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Born in the Tower of Babble : THE LANGUAGE INSTINCT: How the Mind Creates Language, By Steven Pinker (William Morrow: $23; 494 pp.) : PATTERNS IN THE MIND: Language and Human Nature, By Ray Jackendoff (Basic Books: $25; 239 pp.)

March 06, 1994|Roger Lewin | Roger Lewin is a writer in Cambridge, Massachusetts. His most recent book is "The Origin of Modern Humans," published by the Scientific American Library, 1993

Two years ago, a newspaper report from a scientific meeting read, "Ability to Learn Grammar Laid to Gene by Researcher." To psychologists and linguists, the notion that grammatical rules might be the inflexible products of strings of DNA molecules, rather than having been shaped by the nuances of a cultural milieu, was stunning, not to say heretical. To the syndicated columnist Erma Bombeck, however, it all made perfect sense.

Bombeck's husband once taught English in high school. "He had 37 grammar-gene deficients in his class at one time," she informed her readers. To them, she explained, "a comma could have been a petroglyph. A subjective complement was something you said to a friend when her hair came out right. A dangling participle was not their problem." And yet, Bombeck speculated, each and every one of these kids finished up as major sports figures, rock stars and television personalities, "who make millions spewing out words such as bummer, radical and awesome and thinking they are complete sentences."

Bombeck's observations aside, one of the great mysteries of human life is the fact that children learn language (not just words, but complicated grammatical structure) with amazing facility--yeah, like, I mean, really! In his "Patterns in the Mind," Ray Jackendoff refers to this as the Paradox of Language Acquisition. If linguists are so smart, how come they're so dumb that they can't do what kids of two can do while chucking food around the room and sticking their fingers into electrical outlets? That is, figure out the principles behind the grammatical patterns of various languages.

The nature of language has long fascinated scholars. Obsessed would be a more accurate description. And perhaps it's not surprising that scholars whose stock in trade is words should be able to employ them with such stinging effect against their academic adversaries: They do so at every opportunity.

There is a huge intellectual divide across which their carefully hewn invectives are hurled with such enthusiasm. On one side, there are those who believe that language acquisition is an innate process, which is fine tuned by the environment in early infancy. On the other side, children are viewed as acquiring language solely through learning, through attentive imitation of Motherese and other voices they hear in the babble about them.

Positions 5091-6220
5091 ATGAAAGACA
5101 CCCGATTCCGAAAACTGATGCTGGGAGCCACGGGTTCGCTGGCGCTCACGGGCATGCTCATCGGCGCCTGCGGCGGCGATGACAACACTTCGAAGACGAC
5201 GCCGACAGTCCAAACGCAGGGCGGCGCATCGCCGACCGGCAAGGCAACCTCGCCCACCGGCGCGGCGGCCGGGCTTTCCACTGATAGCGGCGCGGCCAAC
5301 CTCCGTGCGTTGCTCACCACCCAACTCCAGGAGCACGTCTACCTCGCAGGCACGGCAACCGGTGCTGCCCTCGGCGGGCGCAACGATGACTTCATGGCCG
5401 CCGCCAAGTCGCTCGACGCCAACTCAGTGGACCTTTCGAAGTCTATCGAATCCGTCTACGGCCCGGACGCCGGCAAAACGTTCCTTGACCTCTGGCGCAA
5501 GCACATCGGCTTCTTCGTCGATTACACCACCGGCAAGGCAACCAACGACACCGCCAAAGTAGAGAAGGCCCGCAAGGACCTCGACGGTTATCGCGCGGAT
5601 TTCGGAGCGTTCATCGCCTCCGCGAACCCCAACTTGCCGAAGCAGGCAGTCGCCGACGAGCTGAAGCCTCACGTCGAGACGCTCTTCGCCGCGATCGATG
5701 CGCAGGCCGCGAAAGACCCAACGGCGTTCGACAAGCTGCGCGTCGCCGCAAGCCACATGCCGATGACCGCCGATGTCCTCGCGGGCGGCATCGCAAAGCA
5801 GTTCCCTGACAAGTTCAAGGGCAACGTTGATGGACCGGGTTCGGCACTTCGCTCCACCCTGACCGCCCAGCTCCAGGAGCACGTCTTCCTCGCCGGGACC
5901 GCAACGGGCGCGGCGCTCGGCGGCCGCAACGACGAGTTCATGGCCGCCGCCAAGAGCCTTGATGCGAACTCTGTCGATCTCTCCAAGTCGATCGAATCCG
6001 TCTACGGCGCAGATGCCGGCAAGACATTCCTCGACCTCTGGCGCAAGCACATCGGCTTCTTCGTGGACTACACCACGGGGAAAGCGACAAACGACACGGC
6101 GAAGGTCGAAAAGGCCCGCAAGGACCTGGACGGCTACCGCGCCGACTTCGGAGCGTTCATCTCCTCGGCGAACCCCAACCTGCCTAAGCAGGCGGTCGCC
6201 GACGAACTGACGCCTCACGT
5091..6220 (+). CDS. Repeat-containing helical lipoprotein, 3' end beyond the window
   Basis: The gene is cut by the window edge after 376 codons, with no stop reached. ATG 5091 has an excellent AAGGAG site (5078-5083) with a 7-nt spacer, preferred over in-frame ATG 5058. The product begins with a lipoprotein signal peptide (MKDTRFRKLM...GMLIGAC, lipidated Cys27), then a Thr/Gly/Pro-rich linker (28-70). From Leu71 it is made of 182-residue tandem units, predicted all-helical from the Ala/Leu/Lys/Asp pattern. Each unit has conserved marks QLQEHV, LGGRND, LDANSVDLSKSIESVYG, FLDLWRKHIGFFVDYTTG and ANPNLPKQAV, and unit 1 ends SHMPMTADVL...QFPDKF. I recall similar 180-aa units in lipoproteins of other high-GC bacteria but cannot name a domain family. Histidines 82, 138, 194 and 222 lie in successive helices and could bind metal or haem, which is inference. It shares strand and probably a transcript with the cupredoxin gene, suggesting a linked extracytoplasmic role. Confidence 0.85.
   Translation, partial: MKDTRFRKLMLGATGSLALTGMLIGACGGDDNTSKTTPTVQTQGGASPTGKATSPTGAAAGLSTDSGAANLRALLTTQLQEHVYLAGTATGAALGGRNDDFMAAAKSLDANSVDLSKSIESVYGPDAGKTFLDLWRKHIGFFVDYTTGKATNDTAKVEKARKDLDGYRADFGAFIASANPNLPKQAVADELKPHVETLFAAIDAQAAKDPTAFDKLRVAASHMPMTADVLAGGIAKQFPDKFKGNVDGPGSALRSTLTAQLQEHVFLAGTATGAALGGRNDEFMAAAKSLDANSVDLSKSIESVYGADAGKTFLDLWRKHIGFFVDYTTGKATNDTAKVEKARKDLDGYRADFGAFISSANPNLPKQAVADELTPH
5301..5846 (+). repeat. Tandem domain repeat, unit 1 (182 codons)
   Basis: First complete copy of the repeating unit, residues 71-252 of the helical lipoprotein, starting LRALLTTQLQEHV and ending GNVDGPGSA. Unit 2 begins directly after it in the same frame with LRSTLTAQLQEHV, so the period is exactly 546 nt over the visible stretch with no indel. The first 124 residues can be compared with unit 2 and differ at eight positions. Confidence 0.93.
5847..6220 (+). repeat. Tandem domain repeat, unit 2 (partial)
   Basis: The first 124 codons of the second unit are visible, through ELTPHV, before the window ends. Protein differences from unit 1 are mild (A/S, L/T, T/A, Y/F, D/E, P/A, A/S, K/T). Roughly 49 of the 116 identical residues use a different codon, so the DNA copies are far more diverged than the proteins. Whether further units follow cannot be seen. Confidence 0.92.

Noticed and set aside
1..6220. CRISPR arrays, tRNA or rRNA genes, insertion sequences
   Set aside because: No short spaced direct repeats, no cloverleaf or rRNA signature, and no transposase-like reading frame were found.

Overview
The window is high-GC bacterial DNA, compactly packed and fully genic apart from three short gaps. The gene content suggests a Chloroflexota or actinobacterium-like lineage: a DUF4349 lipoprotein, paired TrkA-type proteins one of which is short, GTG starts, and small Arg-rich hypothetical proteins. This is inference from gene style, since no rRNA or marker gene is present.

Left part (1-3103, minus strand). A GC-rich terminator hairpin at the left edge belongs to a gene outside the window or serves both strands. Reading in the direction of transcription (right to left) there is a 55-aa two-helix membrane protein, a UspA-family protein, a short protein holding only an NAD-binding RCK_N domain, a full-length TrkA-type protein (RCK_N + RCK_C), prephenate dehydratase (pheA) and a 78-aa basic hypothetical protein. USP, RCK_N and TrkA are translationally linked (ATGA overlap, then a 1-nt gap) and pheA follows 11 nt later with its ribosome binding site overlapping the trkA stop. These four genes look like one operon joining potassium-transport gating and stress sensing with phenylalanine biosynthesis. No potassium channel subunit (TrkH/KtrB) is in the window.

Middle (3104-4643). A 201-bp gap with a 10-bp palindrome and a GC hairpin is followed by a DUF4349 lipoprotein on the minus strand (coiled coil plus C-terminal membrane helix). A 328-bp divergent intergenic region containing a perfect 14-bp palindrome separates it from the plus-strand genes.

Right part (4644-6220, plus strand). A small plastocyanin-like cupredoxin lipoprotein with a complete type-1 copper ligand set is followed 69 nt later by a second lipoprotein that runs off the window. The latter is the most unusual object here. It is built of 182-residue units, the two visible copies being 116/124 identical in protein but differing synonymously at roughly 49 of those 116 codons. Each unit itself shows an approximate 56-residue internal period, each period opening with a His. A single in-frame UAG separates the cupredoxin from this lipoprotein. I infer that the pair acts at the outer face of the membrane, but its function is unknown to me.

The most prominent proponent of language as an innate phenomenon is Noam Chomsky, a linguist at the Massachusetts Institute of Technology (MIT). When, in 1957, Chomsky published his landmark book "Syntactic Structures," he challenged the prevailing wisdom of psychology--namely, behaviorism. According to the behaviorists, nothing existed in the brain that hadn't been put there through experience. In other words, we come into the world with a mental blank slate.

One of Chomsky's strongest arguments was the Paradox of Language Acquisition. Normal learning patterns surely could not explain the phenomenon. Children must therefore be innately equipped with an understanding of grammar. Chomsky called this a Universal Grammar.

Chomsky's view became dominant, forcing linguists to focus on syntax as the central feature of language acquisition--for a while. Amid mini-rebellions among Chomsky's acolytes, those who favor language as a learned behavior have recently made a comeback, although not in the strict behaviorist mold. Steven Pinker's "The Language Instinct" and Jackendoff's "Patterns of the Mind" represent blasts from the innatists' side of the divide.

Both authors present evidence in favor of a strong genetic basis for the learning of language. And both view language as just one of many behaviors that are generated by genetically determined modules within the brain. Both books are therefore provocative, not only in their uncompromising promotion of the innatists' program in linguistics, but also in extending this paradigm to other realms of human behavior.

Jackendoff and Pinker proffer similar evidence and weave similar arguments in making the case for the Genetic Hypothesis of language. But their approach as authors is different. "My goal is to offer the reader a few evenings of engagement with the ideas of linguistics, without a great investment in technical detail," Jackendoff says. "For better or worse," Pinker concedes, "I can write in only one way, with a passion for powerful, explanatory ideas and a torrent of relevant detail." Both authors are true to their word, and each book is splendid in its own way. It is therefore up to potential buyers to select the amount of detail for which they have appetites.

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